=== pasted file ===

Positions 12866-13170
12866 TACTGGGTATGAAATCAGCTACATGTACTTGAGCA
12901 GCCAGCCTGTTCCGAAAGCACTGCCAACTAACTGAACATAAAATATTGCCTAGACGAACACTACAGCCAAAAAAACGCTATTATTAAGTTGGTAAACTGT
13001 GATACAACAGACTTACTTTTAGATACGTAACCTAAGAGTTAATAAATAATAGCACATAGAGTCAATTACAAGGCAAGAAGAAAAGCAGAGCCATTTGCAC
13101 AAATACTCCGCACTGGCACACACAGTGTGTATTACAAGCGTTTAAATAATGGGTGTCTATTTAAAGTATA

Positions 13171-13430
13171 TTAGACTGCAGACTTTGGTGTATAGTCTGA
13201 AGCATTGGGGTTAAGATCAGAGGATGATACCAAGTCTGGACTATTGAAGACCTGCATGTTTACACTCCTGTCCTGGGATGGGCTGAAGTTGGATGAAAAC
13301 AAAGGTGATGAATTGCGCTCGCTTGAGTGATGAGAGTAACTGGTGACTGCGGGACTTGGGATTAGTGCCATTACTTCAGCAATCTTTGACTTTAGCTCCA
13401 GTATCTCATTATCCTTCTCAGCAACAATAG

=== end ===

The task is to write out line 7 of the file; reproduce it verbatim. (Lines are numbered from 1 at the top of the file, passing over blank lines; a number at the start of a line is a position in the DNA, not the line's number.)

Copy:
13171 TTAGACTGCAGACTTTGGTGTATAGTCTGA